My home has flooded frequently in the 41 years I have lived in Hoboken. It has cost me thousands of dollars in repairs and renovations over the years.
Flooding robbed me of treasured things I stored in my basement. Flooding has given me PTSD that is aggravated every time it rains.
Always fearful that my belongings in my basement will be ruined. Fear of mold forming. Yesterday it took me 40 minutes to drive less than a mile because so many streets were flooded.
I have already had 3 feet of water in my basement. I live in fear each time that there’s a storm that it will happen again.
WHAT OTHER CLIMATE-RELATED HAZARDS DOES OUR REGION FACE?
Although Resilient NENJ began as a program focused on flooding, the region faces a variety of other hazards that are also likely to become more severe due to climate change. Some examples are highlighted below, and additional detail is available in the Climate Hazards Assessment.
Extreme heat is one of the most dangerous hazards because of its public health impacts, which are most likely to affect people with underlying chronic conditions. The region’s concentration of impervious surfaces and lack of green space contribute to urban heat island effect, or higher temperatures compared to surrounding areas because of the urbanization of the region.
Average summer temperatures in NENJ are projected to increase by as much as 9.6°F (5.3°C) in some areas by 2100. Some areas may see as many as 66 more days per year with temperatures above 90°F (32°C), resulting in more frequent and intense heat waves.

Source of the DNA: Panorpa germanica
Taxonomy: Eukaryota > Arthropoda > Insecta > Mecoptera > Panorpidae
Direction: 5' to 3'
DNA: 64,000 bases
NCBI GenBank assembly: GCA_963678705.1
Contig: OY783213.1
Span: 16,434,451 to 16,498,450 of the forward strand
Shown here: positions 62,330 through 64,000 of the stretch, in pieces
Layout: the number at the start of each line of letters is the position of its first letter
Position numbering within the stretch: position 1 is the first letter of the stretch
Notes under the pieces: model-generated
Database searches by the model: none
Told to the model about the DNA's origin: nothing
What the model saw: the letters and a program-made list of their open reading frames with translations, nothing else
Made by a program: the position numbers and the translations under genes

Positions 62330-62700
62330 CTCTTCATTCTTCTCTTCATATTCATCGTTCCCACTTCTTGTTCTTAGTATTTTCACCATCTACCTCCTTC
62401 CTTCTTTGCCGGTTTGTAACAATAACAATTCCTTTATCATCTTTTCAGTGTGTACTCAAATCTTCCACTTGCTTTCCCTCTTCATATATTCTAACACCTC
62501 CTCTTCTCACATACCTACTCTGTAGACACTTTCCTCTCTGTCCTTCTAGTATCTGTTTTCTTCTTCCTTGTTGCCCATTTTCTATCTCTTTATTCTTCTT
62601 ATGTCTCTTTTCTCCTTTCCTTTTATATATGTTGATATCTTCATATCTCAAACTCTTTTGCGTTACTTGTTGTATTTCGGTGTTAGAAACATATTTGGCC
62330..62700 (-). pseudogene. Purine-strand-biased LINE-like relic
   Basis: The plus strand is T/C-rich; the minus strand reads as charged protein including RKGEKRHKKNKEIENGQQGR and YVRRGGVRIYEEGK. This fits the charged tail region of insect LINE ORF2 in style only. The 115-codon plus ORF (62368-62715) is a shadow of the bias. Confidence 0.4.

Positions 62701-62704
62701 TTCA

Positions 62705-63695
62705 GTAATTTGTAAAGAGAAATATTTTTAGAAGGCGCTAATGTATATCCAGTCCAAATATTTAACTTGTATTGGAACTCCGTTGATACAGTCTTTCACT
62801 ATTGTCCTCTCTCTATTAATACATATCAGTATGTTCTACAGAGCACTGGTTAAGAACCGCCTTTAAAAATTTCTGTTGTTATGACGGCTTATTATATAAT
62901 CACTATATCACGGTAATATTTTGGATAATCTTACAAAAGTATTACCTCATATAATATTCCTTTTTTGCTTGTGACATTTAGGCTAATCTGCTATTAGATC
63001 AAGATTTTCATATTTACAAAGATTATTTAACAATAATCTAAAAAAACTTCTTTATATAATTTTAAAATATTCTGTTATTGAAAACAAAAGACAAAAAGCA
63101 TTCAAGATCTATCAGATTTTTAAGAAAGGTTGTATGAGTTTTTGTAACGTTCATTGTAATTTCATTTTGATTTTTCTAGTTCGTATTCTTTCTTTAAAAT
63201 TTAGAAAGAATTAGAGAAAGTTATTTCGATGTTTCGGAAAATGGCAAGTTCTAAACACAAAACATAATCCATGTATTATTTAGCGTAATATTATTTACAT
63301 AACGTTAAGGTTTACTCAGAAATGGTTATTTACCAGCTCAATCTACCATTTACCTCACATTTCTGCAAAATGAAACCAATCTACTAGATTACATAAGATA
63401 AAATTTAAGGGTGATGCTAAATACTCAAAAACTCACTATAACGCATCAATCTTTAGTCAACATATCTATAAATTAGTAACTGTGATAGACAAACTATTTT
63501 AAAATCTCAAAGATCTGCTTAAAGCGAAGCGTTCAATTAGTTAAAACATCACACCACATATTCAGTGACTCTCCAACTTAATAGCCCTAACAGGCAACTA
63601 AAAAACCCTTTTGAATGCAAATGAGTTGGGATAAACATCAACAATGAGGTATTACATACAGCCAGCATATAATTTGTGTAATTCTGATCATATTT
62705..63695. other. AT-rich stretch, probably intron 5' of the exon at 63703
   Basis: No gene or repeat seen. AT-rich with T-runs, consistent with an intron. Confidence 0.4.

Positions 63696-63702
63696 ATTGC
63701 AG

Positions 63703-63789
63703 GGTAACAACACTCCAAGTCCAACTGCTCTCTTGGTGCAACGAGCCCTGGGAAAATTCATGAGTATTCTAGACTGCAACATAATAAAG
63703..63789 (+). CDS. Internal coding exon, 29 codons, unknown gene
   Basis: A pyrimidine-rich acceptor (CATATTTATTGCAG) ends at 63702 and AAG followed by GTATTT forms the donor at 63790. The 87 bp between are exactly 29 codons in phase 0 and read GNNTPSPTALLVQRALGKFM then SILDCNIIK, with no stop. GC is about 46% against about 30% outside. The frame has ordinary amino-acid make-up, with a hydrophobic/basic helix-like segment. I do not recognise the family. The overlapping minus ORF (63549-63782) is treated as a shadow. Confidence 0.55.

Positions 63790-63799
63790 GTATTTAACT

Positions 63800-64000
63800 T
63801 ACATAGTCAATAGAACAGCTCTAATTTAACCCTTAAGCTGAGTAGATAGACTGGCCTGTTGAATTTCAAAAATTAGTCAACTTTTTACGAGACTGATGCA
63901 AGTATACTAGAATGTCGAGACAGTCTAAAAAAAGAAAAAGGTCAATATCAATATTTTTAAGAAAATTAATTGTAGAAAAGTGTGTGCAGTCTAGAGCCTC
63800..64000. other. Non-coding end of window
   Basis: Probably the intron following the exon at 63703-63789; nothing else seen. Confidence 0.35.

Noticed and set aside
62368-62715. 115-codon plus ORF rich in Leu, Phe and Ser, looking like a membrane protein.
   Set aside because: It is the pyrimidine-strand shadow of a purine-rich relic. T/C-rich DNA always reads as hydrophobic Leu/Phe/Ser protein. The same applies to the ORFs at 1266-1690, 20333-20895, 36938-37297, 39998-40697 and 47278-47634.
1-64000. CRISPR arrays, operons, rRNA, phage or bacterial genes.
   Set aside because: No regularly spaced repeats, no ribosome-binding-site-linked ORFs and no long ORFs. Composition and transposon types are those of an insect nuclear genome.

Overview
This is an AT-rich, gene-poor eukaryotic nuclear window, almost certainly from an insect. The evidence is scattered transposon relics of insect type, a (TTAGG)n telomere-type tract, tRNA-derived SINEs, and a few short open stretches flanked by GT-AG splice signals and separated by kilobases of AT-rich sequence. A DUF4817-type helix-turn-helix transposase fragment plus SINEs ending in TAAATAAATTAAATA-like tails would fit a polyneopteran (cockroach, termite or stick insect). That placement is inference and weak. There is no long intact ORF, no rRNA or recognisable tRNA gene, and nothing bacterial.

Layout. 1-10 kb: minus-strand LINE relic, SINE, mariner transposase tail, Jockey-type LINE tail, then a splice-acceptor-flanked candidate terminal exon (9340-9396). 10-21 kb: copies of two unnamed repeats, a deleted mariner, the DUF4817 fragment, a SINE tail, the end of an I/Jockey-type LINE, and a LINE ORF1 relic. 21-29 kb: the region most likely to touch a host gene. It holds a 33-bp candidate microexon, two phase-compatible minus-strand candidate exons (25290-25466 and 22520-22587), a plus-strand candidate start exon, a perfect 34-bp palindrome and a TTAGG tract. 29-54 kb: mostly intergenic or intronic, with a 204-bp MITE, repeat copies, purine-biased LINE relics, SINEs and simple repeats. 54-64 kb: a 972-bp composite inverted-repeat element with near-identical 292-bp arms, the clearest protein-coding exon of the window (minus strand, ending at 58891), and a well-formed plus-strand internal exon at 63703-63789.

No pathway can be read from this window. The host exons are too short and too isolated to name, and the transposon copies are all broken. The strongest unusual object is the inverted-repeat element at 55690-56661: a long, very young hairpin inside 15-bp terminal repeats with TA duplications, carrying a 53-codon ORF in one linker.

Data source: The Trust for Public Land, Descartes Labs, USGS, accessed through ESRI
Various types of pollutants can contribute to poor air quality, which can cause “invisible” health effects like asthma, other respiratory issues, and cancer. The density of places and industry in the region leads to high emissions of toxic air pollution. As a result, the region ranks high compared to the rest of New Jersey in various indicators of risk from poor air quality, including from cancer-causing air toxins.
Data Source: EPA EJScreen Mapping Tool
CONTAMINATION AND GROUNDWATER RISE
Due largely to the region’s industrial legacy, there are many known contaminated sites in the region that may expose community members to pollution in soil or groundwater.
More research is needed to understand how climate change can exacerbate this problem. For example, groundwater rise could disrupt and spread contaminated groundwater and lead to greater risk of community exposure. Flooding can also spread contamination, as was experienced during Hurricane Sandy.
Data sources: EPA EJScreening Mapping Tool (For underlying hazardous waste proximity, NJDEP Known Contaminated Site List (for points)